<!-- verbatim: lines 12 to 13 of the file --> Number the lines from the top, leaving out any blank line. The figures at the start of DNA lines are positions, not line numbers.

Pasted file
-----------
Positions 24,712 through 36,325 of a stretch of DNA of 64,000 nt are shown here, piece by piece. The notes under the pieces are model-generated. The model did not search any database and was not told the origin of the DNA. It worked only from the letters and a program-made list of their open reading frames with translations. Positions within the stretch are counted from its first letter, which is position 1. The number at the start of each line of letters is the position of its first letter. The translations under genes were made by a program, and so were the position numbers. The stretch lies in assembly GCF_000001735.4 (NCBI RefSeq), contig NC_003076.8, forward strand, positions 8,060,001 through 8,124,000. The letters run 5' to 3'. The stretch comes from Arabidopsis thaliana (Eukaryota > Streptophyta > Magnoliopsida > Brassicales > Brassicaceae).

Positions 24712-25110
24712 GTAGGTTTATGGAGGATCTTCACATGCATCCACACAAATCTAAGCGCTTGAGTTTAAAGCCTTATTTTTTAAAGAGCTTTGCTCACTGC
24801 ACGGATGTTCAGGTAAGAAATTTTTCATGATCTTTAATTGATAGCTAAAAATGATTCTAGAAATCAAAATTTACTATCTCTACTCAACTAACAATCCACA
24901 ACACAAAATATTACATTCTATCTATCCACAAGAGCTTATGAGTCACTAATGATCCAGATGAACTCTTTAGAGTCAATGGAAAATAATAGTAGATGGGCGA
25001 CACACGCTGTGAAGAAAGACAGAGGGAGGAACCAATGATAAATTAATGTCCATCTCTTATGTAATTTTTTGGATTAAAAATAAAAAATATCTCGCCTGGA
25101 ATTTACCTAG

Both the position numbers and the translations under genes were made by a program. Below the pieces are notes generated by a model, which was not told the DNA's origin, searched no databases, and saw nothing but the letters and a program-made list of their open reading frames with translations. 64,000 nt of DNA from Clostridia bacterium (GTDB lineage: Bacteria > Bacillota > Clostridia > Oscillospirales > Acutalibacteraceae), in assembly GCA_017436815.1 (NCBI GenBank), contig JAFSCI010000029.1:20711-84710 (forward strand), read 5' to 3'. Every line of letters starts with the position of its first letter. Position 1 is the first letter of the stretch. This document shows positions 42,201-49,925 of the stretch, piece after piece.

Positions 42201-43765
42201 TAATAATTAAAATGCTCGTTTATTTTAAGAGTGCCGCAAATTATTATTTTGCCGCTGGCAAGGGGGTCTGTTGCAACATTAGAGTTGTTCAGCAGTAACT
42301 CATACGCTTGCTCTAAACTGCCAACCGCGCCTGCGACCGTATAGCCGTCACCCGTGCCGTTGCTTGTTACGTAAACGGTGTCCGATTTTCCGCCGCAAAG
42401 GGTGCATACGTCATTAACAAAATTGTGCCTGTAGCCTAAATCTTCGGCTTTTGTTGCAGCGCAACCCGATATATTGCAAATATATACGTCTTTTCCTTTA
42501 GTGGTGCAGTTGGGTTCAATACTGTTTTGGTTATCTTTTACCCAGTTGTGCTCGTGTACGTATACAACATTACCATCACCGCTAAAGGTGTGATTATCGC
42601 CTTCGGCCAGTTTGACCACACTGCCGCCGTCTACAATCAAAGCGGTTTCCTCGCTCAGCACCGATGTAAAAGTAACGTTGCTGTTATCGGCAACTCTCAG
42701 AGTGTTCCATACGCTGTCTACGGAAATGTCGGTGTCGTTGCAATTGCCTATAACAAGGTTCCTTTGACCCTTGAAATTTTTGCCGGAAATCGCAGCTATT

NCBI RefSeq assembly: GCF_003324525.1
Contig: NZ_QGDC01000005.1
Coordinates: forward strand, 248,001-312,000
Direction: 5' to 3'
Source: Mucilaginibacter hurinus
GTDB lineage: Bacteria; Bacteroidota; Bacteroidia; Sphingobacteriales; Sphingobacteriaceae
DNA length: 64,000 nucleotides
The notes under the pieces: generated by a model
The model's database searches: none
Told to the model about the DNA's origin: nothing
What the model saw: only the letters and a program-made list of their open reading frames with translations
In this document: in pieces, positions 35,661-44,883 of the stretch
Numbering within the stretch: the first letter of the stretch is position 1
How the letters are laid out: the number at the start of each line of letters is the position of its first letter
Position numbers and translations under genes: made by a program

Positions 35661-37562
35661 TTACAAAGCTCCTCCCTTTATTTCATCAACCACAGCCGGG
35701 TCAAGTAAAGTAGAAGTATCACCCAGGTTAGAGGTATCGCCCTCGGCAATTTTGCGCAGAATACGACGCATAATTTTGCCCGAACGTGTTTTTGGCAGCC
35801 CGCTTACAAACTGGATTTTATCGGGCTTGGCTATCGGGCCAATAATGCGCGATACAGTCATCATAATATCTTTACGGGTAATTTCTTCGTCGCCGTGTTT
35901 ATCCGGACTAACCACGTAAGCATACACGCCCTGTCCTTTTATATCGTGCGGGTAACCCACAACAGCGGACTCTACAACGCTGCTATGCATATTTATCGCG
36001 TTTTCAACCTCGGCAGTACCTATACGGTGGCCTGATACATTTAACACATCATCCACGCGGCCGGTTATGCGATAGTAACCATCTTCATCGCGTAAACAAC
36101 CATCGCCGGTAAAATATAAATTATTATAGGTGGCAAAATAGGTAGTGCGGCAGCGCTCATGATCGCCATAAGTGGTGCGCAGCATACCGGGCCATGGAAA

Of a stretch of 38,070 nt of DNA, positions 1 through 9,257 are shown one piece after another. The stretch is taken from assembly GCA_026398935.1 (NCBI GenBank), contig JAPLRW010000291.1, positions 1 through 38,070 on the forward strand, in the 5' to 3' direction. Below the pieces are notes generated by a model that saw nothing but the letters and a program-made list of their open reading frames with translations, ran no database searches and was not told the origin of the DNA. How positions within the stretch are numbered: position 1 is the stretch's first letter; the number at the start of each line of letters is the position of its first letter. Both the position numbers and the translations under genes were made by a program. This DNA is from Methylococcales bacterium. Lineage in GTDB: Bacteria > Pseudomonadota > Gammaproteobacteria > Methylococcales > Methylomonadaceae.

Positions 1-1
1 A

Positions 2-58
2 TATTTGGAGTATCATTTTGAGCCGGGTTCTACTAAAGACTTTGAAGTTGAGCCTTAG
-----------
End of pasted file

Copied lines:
42401 GGTGCATACGTCATTAACAAAATTGTGCCTGTAGCCTAAATCTTCGGCTTTTGTTGCAGCGCAACCCGATATATTGCAAATATATACGTCTTTTCCTTTA
42501 GTGGTGCAGTTGGGTTCAATACTGTTTTGGTTATCTTTTACCCAGTTGTGCTCGTGTACGTATACAACATTACCATCACCGCTAAAGGTGTGATTATCGC